Undaunted Courage, published in 1996, was the first in-depth book about the Lewis and Clark expedition. By the early 1990s, when Ambrose first began to consider the project, no new works had appeared in about twenty-five years, even though a great deal of new research had emerged, including a revised edition of the letters and journals of the expedition members. As the reviewer for Publishers Weekly pointed out, the ‘‘journals of the expedition, most written by Clark, are one of the treasures of American history.’’ Ambrose decided to use this material to write an updated account of the Lewis and Clark expedition.
Undaunted Courage, as numerous critics agreed, earned its lofty title. An immediate critical and commercial success, Ambrose’s vivid retelling of this historic event captivated readers and reviewers alike. According to Dale L. Walker, writing in Wild West, Ambrose provided a ‘‘meticulous reconstruction’’ of the journey of the Corps of Discovery. Gilbert Taylor of Booklist called Ambrose a ‘‘stimulating tour guide,’’ one who ‘‘paces the mundane so well with the unusual that readers will be entranced.’’
While critics all greatly enjoyed Ambrose’s effort, they were not in complete agreement as to how much Undaunted Courage contributed to the body of work on the Lewis and Clark expedition. Malcolm Jones Jr. of Newsweek called it an ‘‘absorbing new history,’’ and Taylor praised the book for providing a ‘‘final glimpse at a pristine Eden before the crowd of trappers and settlers altered it forever.’’ Publishers Weekly, on the other hand, maintained that Ambrose did not add ‘‘a great deal to existing accounts’’ of the expedition. Jones, however, pointed out that Ambrose ‘‘uses his skill with detail and atmosphere to dust off an icon and put him back on the trail west.’’ Roger Miller, writing for Book Page Review, also commended the book for capturing the ‘‘flavor of life in the struggling nation, particularly on the frontier.’’ From Ambrose, for example, the contemporary reader learns of the partisan politics of the Jeffersonian era.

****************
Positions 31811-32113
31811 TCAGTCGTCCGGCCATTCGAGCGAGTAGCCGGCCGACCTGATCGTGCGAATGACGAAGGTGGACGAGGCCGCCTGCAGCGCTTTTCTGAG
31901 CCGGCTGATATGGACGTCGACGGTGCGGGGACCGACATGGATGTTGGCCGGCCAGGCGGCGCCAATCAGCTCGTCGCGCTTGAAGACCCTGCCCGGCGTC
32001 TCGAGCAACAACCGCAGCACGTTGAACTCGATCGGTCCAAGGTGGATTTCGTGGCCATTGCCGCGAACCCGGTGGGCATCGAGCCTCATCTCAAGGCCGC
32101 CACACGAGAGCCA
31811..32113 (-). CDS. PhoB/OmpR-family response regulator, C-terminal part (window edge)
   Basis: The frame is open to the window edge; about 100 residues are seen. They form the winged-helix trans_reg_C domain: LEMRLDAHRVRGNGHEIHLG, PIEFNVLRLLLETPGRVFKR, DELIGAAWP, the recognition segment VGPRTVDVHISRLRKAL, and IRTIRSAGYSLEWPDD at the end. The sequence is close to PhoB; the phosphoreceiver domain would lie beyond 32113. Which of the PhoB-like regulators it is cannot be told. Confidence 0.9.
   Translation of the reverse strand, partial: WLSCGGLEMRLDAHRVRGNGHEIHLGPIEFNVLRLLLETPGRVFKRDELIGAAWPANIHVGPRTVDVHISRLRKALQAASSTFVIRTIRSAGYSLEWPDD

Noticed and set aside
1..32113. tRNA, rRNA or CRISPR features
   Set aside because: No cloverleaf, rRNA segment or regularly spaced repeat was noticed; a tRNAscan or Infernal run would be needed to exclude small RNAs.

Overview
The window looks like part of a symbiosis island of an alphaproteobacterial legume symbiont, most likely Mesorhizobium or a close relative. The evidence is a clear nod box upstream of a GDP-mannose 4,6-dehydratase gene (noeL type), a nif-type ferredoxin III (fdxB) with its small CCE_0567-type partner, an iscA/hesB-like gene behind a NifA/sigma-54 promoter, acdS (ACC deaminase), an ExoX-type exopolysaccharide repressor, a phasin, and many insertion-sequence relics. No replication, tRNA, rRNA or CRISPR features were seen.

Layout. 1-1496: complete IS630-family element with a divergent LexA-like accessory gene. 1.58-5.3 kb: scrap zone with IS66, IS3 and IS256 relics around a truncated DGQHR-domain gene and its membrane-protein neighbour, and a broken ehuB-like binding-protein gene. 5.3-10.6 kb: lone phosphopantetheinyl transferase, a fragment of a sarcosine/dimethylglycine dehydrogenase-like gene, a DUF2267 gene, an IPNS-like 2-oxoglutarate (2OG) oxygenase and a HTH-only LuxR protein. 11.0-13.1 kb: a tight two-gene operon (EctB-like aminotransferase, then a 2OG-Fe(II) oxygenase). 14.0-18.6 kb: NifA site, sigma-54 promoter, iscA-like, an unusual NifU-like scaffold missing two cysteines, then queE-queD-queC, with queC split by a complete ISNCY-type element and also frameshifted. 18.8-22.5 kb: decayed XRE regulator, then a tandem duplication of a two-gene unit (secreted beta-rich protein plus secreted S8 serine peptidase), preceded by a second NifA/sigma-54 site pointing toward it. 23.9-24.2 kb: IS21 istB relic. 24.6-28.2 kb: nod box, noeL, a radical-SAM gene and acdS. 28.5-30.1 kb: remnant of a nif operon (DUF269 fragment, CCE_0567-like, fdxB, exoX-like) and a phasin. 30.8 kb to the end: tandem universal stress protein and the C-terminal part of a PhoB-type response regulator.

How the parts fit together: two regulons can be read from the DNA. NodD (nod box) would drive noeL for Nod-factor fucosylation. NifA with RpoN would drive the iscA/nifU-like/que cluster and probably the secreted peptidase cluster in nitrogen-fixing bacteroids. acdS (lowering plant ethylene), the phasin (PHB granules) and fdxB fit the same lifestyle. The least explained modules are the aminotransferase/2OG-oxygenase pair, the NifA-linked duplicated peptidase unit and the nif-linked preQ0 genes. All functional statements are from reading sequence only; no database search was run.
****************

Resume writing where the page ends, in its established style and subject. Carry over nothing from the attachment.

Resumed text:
Another important element of the book was the insight it provided into Lewis’ early and post-expedition life, both often overlooked aspects. ‘‘Ironically, Hollywood—not to mention grade-school textbooks—tends to draw the curtain just when the story gets most interesting,’’ wrote Jones. ‘‘They say nothing, for example, about Lewis’s manic depression, his scandal-ridden political career or his eventual suicide at the age of 35.’’ Lewis’ relationships with other people were also deeply explored, such as his relationship with Jefferson, which Walker believed was ‘‘at the heart of Lewis’ life.’’ However, as Publishers...
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